Perhaps the good weather had put the true Brits off, but I think its something else. The few kids running around in swimming costumes in the chilly breeze off the sea came from a dying breed, one that is being pushed out by a race that can afford a low-cost flight to the Canaries and has given up suffering in the cold. What is this world coming to
Struggling into British diving kit is always a chore. I was glad to reach the boat just for the sit-down. The sun may have been warm, but this early in the year the sea hadnt even thought about sloughing off its winter temperature, and registered a chilly 9Ã‚C. That affects the air temperature just above it and skipping through that air on a RIB offered a foretaste of what was to come.
Bracklesham Bay is at the end of Selsey Bill, a piece of land jutting into the Channel. Not that long ago, the whole area was dry land. During the Roman occupation of Britain, there were settlements where now there is water. Nearby Mixon Hole, thought to be the mouth of a Roman-era river, is now several miles offshore. The wreck of HMS Hazardous (Diver, May) was driven ashore only 300-odd years ago and is also now a few miles out to sea, thanks to coastal erosion.
Geology is ongoing, but slow, so while at high tide there is water everywhere apart from Selsey Bill, at low tide much of the shallow seabed in the area is high and dry. Any skipper wishing to keep his hull intact and not spread over a wide area has to make the long trip out of the bay before heading into the next one, where the Mulberry Harbour is located.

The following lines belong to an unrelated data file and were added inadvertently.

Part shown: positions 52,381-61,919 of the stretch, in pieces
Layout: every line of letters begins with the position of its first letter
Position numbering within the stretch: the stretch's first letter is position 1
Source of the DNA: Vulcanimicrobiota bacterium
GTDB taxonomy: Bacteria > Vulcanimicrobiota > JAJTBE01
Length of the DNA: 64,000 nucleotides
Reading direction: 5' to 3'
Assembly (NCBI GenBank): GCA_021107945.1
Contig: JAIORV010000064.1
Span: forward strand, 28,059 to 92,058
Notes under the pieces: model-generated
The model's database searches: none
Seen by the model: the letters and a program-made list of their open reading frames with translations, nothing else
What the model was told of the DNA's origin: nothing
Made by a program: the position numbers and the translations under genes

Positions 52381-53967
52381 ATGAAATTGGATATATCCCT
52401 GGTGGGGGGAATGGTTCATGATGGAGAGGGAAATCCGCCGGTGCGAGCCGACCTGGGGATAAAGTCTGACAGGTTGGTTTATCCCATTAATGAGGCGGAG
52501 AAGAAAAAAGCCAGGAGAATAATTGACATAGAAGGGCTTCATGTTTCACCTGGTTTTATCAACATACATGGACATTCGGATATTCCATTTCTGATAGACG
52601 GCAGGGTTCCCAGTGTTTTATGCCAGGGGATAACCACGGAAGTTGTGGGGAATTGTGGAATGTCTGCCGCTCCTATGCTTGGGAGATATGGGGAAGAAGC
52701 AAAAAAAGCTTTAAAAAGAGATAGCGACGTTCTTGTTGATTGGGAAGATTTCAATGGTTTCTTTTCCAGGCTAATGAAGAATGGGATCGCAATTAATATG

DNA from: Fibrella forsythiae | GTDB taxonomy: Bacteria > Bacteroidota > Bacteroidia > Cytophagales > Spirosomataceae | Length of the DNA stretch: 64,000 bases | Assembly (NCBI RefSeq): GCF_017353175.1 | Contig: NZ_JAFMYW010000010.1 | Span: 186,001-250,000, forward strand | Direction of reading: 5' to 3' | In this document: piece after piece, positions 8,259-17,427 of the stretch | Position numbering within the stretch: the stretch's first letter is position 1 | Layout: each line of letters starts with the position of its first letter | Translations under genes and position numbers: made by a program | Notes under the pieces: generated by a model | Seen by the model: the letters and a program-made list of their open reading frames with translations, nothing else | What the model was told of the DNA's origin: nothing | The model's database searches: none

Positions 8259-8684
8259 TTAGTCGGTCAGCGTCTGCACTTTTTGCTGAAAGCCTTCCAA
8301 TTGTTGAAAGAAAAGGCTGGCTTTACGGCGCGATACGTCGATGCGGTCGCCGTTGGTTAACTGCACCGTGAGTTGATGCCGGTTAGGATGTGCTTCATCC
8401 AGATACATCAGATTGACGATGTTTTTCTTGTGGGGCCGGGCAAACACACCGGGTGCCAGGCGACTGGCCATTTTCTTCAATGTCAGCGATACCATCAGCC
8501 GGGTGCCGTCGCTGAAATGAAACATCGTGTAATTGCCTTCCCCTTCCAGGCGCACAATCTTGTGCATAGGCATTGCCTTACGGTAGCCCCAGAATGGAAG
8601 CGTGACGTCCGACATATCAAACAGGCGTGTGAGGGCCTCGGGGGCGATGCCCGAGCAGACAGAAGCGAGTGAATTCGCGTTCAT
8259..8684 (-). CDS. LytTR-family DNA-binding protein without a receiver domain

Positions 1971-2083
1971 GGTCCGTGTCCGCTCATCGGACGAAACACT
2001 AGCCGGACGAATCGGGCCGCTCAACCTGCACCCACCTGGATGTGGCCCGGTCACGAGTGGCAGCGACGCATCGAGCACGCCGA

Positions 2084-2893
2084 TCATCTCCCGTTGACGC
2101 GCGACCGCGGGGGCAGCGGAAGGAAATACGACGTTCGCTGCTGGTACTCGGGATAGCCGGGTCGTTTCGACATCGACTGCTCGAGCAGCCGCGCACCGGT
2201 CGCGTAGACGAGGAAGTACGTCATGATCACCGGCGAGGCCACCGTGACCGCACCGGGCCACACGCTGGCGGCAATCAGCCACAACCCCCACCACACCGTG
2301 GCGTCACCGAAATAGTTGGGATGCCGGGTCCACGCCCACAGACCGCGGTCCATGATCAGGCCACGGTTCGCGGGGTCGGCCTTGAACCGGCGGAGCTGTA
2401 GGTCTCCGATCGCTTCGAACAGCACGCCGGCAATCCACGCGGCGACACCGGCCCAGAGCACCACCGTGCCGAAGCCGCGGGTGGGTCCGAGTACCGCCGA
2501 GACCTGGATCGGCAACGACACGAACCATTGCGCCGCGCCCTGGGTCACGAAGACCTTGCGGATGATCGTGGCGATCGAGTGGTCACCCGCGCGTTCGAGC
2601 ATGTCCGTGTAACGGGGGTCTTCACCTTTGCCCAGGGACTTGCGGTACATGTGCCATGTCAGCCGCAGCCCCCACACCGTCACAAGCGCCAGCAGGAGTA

Sat on a rather bland, flat seabed under 9-10m of water, this structure never fulfilled its intended role. These large, floating, concrete pontoons were designed to be linked together to form a huge floating harbour off the Normandy coast after D-Day, so that the Allied forces would not have to rely on securing a decent port for resupply. When complete, the Mulberry Harbours could handle as much cargo as Dover.
This one, however, drifted on its mooring, hit the seabed and sank while waiting for Dutch tugs to move it across the Channel. It was a loss for the war effort, but, as it turned out, rather good for the diving community.
Marine life loves this smashed lump of reinforced concrete, which provides a protective reef on an otherwise fairly featureless flat seabed. Over some 60 years it has become part of the ecosystem and supports a plethora of life, from shellfish to crustaceans, cephalopods and fish. And being in a sheltered and shallow spot, its an ideal location to start a years diving, a fact not lost on South Coast divers that weekend.
We joined five other boats full of divers eager to get back in the water after a winter spent in front of the telly. Wittering Divers was one of only two commercial boats; the other three belonged to dive clubs, and you can tell the difference.
Wittering Divers skipper, a Dutchman named Jan, was very professional, as was the skipper of the other commercial dive boat. In stark comparison, at least one of the dive club coxns was a total arse. With divers in the water, he simply drove right over the dive site. It would have helped had he engaged his brain before engaging gear.
The water was warmer than an inland dive site would have been, but still cold enough to make me yelp like a frightened puppy when it hit my face. What was I thinking Diving in April is for wreck-divers whose knuckles drag along the ground when they walk, students who know no better or for the mentally unstable who think that hypothermia is a cool designer clothing label. It is not for underwater photographers.